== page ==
"My friends and family worry that me being so close to cancer all the time through my work isn't so healthy for me, but honestly, I believe so much in giving back. This is my one little chance to help a woman feel a little bit better about herself in her journey. That one little piece, it keeps me going. On the days when I feel like crawling under the covers, I'll read an e-mail from a woman who got one of my bras, and she'll tell me her experience, and boom, I'm out of bed. So for me, work is also part of my healing process." 

RELATED: This Woman Is Tattooing Her Breast Cancer Survival Story All Over Her Body

Photograph courtesy of Janece Shannon

 

Janece Shannon
"I was diagnosed with breast cancer in 2005 when I was 49. My first anniversary of being cancer-free was the hardest because I was so afraid doctors would find something. But when I got to my fifth year, I felt I would be okay. That's because I had a wonderful role model—my aunt—who went through the same thing I did. She's a 40-year breast cancer survivor and will turn 92 soon. 

"I've always been pretty conservative, but after my cancer went into remission, I started doing things I normally wouldn't have done, like parasailing. This December will mark 10 years in remission. In May, I held a huge fundraiser for the Avon 39 Walk to End Breast Cancer, which I had done three times before, to celebrate my diagnosis, remission, and 60th birthday, which was in September. I didn't really get to celebrate my 50th since I was in cancer treatment at the time. I've made this my year of celebration. I have a friend flying in to see me in December, and we're going to have a girls' weekend."

RELATED: 6 Women Share How Getting Cancer Completely Changed Their Life Perspectives

Photograph courtesy of Nicole Seagriff

 

Nicole Seagriff
"I have known about breast cancer my entire life. My grandma passed away when my mom was four, my aunt was sick for a good 10 years when I was growing up and passed away when I was in graduate school, and my mom—on the right in the photo above—was diagnosed when I was 16. Due to my family history, I went in for genetic testing and tested positive for the BRCA2 mutation. I was still shocked when I found out I had breast cancer when I was 26 because the women in my family were all diagnosed in their early forties.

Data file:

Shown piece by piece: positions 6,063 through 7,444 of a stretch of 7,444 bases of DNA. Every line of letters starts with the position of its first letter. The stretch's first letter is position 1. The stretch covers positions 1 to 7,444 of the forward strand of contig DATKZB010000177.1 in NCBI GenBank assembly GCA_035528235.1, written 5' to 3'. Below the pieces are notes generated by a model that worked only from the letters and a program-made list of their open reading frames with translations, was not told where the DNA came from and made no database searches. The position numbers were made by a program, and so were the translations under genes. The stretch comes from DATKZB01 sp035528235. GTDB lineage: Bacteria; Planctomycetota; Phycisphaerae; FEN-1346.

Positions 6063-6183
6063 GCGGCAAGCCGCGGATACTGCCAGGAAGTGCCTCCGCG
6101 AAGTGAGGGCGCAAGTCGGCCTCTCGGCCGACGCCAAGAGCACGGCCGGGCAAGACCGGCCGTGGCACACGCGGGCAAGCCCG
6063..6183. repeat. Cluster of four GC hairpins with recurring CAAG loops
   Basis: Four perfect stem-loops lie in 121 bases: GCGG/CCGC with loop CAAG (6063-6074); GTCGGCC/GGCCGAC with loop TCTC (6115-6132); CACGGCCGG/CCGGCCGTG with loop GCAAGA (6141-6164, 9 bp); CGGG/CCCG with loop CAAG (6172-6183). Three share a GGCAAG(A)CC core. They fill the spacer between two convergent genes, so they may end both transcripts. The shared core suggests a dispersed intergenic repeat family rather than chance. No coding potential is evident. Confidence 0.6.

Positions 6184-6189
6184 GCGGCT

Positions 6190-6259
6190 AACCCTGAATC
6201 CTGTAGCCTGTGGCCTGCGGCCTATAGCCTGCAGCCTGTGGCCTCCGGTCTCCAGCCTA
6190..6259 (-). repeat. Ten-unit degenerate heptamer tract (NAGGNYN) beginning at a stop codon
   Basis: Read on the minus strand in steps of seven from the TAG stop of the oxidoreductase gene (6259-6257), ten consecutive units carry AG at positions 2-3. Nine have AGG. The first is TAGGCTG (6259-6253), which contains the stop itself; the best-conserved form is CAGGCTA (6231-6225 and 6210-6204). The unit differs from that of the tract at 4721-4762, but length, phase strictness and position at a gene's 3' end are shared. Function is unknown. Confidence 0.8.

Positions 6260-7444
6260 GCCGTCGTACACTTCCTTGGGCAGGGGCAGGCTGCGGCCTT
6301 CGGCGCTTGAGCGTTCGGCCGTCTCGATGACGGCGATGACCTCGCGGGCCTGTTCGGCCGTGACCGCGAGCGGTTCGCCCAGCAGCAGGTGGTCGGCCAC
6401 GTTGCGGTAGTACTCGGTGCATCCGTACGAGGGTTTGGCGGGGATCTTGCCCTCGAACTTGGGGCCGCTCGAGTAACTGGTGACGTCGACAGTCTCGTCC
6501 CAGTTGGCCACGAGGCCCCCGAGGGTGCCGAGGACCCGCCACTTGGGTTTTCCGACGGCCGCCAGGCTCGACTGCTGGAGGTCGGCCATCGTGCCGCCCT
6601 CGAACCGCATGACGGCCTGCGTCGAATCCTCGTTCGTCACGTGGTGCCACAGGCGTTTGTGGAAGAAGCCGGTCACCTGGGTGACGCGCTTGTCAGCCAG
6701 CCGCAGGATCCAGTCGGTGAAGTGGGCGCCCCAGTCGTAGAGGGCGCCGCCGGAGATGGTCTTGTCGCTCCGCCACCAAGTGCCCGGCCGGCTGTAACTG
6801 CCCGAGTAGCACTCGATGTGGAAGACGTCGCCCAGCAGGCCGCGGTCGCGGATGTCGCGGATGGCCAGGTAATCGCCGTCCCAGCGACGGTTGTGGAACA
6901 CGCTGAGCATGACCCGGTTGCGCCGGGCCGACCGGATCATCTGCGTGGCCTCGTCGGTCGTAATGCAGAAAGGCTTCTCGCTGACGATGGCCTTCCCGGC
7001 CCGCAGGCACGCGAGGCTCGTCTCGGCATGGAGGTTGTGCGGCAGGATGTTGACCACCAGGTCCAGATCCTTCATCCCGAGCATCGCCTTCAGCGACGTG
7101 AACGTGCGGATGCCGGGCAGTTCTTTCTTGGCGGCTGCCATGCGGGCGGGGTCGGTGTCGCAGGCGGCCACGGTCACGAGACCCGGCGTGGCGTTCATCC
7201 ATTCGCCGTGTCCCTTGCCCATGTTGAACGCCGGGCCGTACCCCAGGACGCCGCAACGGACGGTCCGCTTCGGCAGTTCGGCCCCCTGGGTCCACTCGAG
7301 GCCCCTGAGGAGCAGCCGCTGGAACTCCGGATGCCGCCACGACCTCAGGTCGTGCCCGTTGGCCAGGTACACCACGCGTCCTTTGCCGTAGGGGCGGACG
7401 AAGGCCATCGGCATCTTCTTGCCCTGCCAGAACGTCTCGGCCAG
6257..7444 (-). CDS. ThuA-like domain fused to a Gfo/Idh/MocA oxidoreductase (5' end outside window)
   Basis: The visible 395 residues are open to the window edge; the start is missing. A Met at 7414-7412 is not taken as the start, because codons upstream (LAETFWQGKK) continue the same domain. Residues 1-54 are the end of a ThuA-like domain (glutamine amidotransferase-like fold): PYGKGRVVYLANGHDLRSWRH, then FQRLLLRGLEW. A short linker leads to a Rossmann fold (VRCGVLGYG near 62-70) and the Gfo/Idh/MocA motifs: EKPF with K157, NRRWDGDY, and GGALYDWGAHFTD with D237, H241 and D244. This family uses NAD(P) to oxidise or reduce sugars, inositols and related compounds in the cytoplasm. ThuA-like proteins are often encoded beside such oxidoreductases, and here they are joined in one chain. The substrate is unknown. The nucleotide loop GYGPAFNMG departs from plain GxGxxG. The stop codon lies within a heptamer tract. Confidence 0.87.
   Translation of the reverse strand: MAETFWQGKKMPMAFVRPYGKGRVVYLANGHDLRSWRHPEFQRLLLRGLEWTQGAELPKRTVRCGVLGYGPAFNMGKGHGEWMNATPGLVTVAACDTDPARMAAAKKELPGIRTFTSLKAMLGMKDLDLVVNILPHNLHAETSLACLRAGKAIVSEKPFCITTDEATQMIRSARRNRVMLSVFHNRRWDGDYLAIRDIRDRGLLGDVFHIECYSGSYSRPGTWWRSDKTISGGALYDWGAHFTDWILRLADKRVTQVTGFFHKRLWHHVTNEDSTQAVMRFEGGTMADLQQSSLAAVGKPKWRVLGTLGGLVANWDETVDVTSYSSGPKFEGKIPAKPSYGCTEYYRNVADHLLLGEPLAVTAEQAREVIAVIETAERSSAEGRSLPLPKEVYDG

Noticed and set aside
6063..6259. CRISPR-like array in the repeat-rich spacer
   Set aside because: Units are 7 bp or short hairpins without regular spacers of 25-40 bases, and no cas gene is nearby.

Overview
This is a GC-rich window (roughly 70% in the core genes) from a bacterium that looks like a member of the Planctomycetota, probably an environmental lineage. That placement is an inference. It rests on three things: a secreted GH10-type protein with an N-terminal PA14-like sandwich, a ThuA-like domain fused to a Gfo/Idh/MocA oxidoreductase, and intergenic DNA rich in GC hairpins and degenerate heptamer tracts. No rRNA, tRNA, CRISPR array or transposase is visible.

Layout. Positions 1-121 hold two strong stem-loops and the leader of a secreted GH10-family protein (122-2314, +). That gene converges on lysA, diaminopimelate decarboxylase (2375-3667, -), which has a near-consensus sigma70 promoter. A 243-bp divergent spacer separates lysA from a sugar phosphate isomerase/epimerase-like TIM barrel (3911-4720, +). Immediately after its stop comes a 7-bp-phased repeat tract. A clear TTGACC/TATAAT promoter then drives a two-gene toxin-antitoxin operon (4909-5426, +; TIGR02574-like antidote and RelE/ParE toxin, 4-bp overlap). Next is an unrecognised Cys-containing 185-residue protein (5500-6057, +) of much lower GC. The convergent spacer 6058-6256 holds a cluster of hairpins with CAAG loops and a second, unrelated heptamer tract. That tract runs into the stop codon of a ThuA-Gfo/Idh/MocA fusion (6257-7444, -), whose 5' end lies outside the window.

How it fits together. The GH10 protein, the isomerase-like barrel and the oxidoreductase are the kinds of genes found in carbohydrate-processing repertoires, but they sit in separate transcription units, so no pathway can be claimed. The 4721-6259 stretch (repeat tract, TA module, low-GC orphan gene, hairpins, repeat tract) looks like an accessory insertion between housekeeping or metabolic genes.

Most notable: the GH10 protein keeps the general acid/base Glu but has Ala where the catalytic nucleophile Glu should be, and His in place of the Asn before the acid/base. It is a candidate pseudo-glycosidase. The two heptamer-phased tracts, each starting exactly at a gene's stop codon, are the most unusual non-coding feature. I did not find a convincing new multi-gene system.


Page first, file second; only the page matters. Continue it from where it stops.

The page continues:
"I've been cancer-free for the last three and a half years, and thinking about the five-year mark is really interesting for me because I never thought I would have cancer even at the age I'll be when I hit my five year cancer-free mark. But I feel that the decisions I made were the most drastic actions I could take to really decrease my chances of reoccurrence. Having a mastectomy at such a young age isn't easy, though. I don't have a husband yet, so the partner I meet is going to have to be on-board with this. I can't breastfeed, which as a primary-care provider—I'm a nurse practitioner—is something that was important to me. But I do find comfort in the fact that I did everything I could do to decrease my chances of having my cancer come back. That offers a lot of peace.

"I never thought I would have cancer even at the age I'll be when I hit my five year cancer-free mark."

"Given that I work in the health-care industry, I think it's important to educate people about breast cancer—it doesn't just impact older people. I'm involved with The Pink Agenda, a nonprofit organization that focuses on young professionals to raise money for cancer research. And I joke with my mom that we've become breast cancer buddies—we actually had our mastectomies done by the same surgeon at Sloan Kettering, exactly 10 years and five days apart. I was lucky to have her as an example—seeing how she got through things, it really comforted me to know that I could do it, too."